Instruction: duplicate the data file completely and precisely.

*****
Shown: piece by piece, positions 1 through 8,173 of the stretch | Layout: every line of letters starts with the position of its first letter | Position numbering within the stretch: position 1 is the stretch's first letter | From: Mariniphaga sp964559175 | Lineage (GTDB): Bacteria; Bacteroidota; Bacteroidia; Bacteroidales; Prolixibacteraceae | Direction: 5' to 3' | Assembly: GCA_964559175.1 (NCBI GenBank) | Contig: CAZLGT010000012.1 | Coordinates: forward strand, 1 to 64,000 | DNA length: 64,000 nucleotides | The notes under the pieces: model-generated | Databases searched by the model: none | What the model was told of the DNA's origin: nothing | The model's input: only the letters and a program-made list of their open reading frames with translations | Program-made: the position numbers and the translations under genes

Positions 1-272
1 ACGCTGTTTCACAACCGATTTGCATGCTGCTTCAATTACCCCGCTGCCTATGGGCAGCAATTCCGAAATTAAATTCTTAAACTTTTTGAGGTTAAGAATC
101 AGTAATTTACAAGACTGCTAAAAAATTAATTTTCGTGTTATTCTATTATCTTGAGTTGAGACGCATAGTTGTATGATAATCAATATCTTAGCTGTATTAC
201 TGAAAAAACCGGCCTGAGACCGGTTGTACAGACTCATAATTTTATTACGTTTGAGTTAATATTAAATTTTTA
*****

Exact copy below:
Shown: piece by piece, positions 1 through 8,173 of the stretch | Layout: every line of letters starts with the position of its first letter | Position numbering within the stretch: position 1 is the stretch's first letter | From: Mariniphaga sp964559175 | Lineage (GTDB): Bacteria; Bacteroidota; Bacteroidia; Bacteroidales; Prolixibacteraceae | Direction: 5' to 3' | Assembly: GCA_964559175.1 (NCBI GenBank) | Contig: CAZLGT010000012.1 | Coordinates: forward strand, 1 to 64,000 | DNA length: 64,000 nucleotides | The notes under the pieces: model-generated | Databases searched by the model: none | What the model was told of the DNA's origin: nothing | The model's input: only the letters and a program-made list of their open reading frames with translations | Program-made: the position numbers and the translations under genes

Positions 1-272
1 ACGCTGTTTCACAACCGATTTGCATGCTGCTTCAATTACCCCGCTGCCTATGGGCAGCAATTCCGAAATTAAATTCTTAAACTTTTTGAGGTTAAGAATC
101 AGTAATTTACAAGACTGCTAAAAAATTAATTTTCGTGTTATTCTATTATCTTGAGTTGAGACGCATAGTTGTATGATAATCAATATCTTAGCTGTATTAC
201 TGAAAAAACCGGCCTGAGACCGGTTGTACAGACTCATAATTTTATTACGTTTGAGTTAATATTAAATTTTTA